Tuesday, 24 June 2014
Sadness & Joy in Baptism Preparations
So many of those who seek Baptism for their child leave me feeling both sadness and joy: joy that the parents want their child to have the Faith, but sadness that it is likely to be easily lost because the parents themselves have little understanding of the Faith. What they (and their parents, the grandparents of today) received from pulpits and schools over the last few decades has left them with an understanding of the Faith that has no depth; it is simply too shallow to stand up to the trials of life such as the death of a loved one, and too shallow to stand up to the challenges of the relativist culture of our time.
It is always important to me to explain to couples who are not practicing or actually cohabiting that their understanding of the Faith is shallow but this is no fault of their own; it is similarly important to me to explain that in order to support their child in the Faith, growth in their own understanding of the Faith and its practice has to be sought now, as adults and especially as parents who have been entrusted by God with the forming of a soul for heaven.
Many of those who present their children for Baptism are cohabiting, and it becomes necessary to explain to such couples that not only are they placing their own souls in jeopardy by living in a way that is inconsistent with revealed Truth, but that by establishing their child in a sacramental system they themselves have abandoned brings about a disparity of life between child and parents which is unhelpful to all. It is important to tell the parents that this is not about them being ‘hypocrites’ but simply lacking in the necessary Faith formation.
What is true of such young parents is also true of so many Catholics leaving school today and of the older generation too: they simply don’t know what the Church teaches and when they do, they have little or no idea why she teaches it. In that they do not know because they have not been taught it, hypocrisy is not the problem. Rather, it is the inability to pass on and model the Catholic Faith and lifestyle to their child, who in time may confront their parents with the standard line, “why should I do A, B or C when you don’t?”. We need to help parents avoid this possible conflict with their children by helping them to rediscover their own Faith and providing them with an authentic worship experience. In my opinion we have let parents down from the days they themselves were children by providing superficial catechesis based on dialogue rather than instruction, and by providing very poor liturgy which, rather than aiming at providing an experience of the transcendent, merely aped the pop and performing arts culture of the secular world –and rather badly at that: much better music and performances are to be had in the local Club.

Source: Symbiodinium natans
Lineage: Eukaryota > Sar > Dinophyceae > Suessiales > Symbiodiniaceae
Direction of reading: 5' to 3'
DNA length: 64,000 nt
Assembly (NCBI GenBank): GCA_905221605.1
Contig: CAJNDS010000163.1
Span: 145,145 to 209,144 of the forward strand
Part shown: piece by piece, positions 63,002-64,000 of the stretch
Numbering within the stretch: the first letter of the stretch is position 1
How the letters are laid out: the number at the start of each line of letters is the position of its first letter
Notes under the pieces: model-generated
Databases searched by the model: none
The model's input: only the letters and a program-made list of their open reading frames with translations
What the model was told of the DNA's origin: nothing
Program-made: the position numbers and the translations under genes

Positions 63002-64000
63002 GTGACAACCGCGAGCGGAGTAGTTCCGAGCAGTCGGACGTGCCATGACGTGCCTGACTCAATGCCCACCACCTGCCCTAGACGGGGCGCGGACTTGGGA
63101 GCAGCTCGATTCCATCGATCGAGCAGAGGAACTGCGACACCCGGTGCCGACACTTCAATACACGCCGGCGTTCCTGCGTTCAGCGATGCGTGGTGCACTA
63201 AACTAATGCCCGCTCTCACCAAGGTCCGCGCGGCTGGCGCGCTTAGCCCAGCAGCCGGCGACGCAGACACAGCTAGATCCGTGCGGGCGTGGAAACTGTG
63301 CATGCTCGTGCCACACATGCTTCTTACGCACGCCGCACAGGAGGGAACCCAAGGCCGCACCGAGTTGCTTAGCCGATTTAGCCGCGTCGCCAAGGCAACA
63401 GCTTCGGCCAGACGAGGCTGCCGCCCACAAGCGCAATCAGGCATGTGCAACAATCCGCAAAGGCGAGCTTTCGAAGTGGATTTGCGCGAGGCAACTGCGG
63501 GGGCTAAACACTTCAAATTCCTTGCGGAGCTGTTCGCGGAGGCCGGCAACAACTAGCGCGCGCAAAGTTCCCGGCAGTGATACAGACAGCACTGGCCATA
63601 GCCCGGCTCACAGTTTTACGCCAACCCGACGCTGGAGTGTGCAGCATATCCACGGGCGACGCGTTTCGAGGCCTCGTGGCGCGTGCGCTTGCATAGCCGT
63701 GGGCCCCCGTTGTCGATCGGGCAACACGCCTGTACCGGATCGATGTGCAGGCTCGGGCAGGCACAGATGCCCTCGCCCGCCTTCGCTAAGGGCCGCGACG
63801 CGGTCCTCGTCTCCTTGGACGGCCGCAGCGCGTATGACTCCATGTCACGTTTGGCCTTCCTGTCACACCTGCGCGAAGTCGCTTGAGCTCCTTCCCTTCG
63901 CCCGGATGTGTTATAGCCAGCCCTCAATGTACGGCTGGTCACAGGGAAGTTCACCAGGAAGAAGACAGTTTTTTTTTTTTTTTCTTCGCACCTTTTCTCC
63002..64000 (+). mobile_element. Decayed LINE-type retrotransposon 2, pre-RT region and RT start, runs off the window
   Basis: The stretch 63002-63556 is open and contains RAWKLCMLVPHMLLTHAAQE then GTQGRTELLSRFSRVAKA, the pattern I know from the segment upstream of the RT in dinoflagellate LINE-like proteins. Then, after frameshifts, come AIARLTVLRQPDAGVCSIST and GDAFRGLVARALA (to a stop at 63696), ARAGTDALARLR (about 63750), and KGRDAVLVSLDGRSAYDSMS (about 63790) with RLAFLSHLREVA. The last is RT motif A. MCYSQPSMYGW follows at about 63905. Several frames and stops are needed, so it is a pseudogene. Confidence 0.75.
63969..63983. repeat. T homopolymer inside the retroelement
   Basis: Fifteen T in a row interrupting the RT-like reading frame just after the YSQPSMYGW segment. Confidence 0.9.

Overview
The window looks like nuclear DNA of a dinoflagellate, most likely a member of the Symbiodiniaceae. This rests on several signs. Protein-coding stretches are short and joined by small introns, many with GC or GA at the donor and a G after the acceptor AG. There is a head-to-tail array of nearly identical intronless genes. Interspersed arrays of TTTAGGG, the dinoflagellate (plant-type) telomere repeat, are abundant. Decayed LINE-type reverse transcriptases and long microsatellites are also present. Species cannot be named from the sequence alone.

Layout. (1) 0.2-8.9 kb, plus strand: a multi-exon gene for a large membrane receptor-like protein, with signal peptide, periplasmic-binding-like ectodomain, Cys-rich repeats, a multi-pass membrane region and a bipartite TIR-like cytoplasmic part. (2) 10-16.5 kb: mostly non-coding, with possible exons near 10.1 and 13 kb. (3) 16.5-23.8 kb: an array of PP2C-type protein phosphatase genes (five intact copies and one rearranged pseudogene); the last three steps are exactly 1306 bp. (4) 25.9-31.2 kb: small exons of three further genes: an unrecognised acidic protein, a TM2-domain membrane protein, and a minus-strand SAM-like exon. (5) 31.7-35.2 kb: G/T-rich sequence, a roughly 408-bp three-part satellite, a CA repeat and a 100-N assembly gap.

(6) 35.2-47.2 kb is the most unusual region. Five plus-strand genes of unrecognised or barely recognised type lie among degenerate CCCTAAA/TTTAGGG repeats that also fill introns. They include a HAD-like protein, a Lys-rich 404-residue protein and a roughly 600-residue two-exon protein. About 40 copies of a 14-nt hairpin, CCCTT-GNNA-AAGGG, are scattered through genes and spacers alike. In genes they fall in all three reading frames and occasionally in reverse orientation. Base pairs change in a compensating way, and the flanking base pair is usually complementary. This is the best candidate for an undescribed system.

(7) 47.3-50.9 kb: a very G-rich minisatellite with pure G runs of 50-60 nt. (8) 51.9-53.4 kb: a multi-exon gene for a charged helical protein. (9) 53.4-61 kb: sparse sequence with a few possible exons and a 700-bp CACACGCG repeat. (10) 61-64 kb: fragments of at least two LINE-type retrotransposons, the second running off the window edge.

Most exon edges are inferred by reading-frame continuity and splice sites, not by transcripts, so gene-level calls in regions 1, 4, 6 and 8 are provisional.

I think we have to revert a.s.a.p. to teaching the Catechism as we did before so that Catholics grow up with a question-and-answer foundation upon which to build ever-deepening responses to questions of Faith. We also have to recover a liturgy that is God-focused; one that is obviously ‘other’ than what can be seen and heard in the world; a liturgy where the Lord in His tabernacle is at the apex of the Sanctuary, and the celebration clearly God-centred rather than man-focused. The ad-orientem position (never abandoned by the Church even in the Reformed Missal of Pope Paul VI) and the use of specifically ecclesial music (chant and scared polyphony) are essential in the recovery. Anything else just will not do. Dialogue as catechesis and a performing-arts style of liturgy have done us no good in the last fifty years. Indeed they have accompanied the year by year increase in lapsation. They can only bring us great harm if we continue to peddle them today. And we will, unless we have the humility to admit we made mistakes in both catechesis and worship.